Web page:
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Multiple AI Coordination Control that Realizes Efficient Warehouse Picking by Integrating Control of Robotic Arms with AGV

Reduced operation time by 38% through coordinated continuous operation

Figure 1. Comparison of technology to remove products from an AGV using a picking robot.

Figure 2. Image of real time processing with multiple AI coordination control technology.

TOKYO, May 28, 2018 - (JCN Newswire) - Hitachi, Ltd. (TSE: 6501) today announced the development of multiple AI coordination control technology that increases the efficiency of the picking process by integrating the control of the picking robot(1) and automated guided vehicle (AGV)(2) to smoothly pick-up specific products from goods carried by the AGV. The new technology coordinates control by integrated management of the AIs that control the picking robot and the AGV, based on decisions made by the AI that determines the optimal picking method for specified products from camera(3) images. The AGV and robot arm can move closer to each other at optimal speeds to avoid collision based on the state of the goods stacked on the AGV, enabling smooth picking by the robot arm without stopping the AGV (Figure 1). The results of a comparative experiment using conventional technology where the AGV is stopped each time for picking, confirmed that the time required for picking could be reduced by 38% with the new technology. Hitachi will work towards the commercialization of a robot system for warehouse operations as well as contribute to increased efficiency in logistics through development of technology to increase the speed and automation of processes. The design of the trajectory planning and fine adjustment function for the robotic arm, necessary for this technology, was developed in collaboration with the University of Edinburgh, U.K.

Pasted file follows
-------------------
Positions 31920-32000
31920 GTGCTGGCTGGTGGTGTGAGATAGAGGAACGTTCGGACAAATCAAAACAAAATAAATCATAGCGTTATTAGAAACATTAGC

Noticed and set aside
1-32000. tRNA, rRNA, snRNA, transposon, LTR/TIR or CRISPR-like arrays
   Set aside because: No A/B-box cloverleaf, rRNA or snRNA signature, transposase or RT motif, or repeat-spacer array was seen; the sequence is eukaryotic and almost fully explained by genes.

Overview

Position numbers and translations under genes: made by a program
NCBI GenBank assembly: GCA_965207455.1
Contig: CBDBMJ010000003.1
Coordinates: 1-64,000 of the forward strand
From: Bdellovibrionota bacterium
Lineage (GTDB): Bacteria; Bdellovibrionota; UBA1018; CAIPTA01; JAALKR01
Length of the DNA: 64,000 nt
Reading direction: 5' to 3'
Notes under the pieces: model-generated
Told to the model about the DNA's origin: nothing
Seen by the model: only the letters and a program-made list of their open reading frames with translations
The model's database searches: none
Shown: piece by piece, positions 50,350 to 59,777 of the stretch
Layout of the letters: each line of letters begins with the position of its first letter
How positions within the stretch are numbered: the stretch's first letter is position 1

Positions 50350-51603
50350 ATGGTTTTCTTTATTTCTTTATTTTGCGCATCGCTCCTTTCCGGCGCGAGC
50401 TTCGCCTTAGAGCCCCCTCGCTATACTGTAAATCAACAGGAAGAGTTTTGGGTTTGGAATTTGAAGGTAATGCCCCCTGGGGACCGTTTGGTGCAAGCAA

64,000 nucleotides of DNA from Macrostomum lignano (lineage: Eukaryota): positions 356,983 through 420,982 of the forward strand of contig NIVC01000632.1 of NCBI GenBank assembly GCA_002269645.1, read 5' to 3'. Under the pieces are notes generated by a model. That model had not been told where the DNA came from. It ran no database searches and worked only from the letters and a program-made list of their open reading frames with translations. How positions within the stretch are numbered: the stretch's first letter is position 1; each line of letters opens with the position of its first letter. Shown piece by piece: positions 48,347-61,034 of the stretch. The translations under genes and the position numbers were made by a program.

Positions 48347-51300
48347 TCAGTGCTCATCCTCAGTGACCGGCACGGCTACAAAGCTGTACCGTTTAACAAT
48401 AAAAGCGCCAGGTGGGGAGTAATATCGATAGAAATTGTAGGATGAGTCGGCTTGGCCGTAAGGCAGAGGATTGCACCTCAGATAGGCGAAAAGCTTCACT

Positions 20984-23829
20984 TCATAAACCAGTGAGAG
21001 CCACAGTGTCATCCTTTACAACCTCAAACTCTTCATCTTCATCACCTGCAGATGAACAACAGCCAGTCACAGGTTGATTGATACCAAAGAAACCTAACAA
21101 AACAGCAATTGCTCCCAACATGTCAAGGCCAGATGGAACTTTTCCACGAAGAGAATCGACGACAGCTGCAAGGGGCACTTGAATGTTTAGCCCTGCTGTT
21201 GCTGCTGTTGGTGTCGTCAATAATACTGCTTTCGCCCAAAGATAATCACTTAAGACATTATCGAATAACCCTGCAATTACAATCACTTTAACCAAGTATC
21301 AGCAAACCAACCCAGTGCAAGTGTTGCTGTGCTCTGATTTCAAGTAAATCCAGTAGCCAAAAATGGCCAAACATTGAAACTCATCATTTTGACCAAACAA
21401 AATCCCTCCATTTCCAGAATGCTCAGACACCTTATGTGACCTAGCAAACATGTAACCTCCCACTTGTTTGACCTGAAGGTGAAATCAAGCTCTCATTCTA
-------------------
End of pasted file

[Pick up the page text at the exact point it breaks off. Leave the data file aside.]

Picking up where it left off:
Figure 1. Comparison of technology to remove products from an AGV using a picking robot.

In recent years, greater efficiency and automation in warehouse operations are in demand as they face a dramatic increase in picking operations that require specific orders to be selected from a vast range and large number of stock. AGV that carry products by case or by shelf have already been commercialized to support picking operations, and currently development of systems which combine the operation of AGV and picking robots that remove products from cases, is underway. The challenge however is that it is difficult to instantaneously determine the best way to pick up a specific product and control the picking robot while taking into consideration the speed of the AGV as goods in the cart become disarrayed during picking and transport. Thus, it was necessary to stop the AGV before starting picking operations resulting in a time loss while the AGV is stopped which added to the difficulty of establishing more efficient systems. To address this challenge, Hitachi developed the multiple AI coordination control technology to optimize the efficiency of the picking process by coordinating the picking robot and the AGV.

Features of the technology are as follows:

(1) AI determining the optimal picking method from camera images

AI was developed that determines from camera images, the position of a product which can be picked by a picking robot from how goods are stacked in a case and the speed of the AGV. By inputting 3D data of product to be picked before the operation, the AI simulates several tens of thousands of ways that the robotic arm could pick a product from randomly generated various states of stacked goods transported at various speeds. Based on the results of the simulation, the AI automatically generates image processing analysis training data(4) for deep learning(5) to analyze the information necessary to determine how to control the picking robot and the AGV, that is, determine the position of products which change with the state of how goods are stacked as well as the adjustment required in AGV speed. This system can be implemented and operated efficiently as the AI is not required to learn during the actual picking operation, it can be implemented and operated efficiently.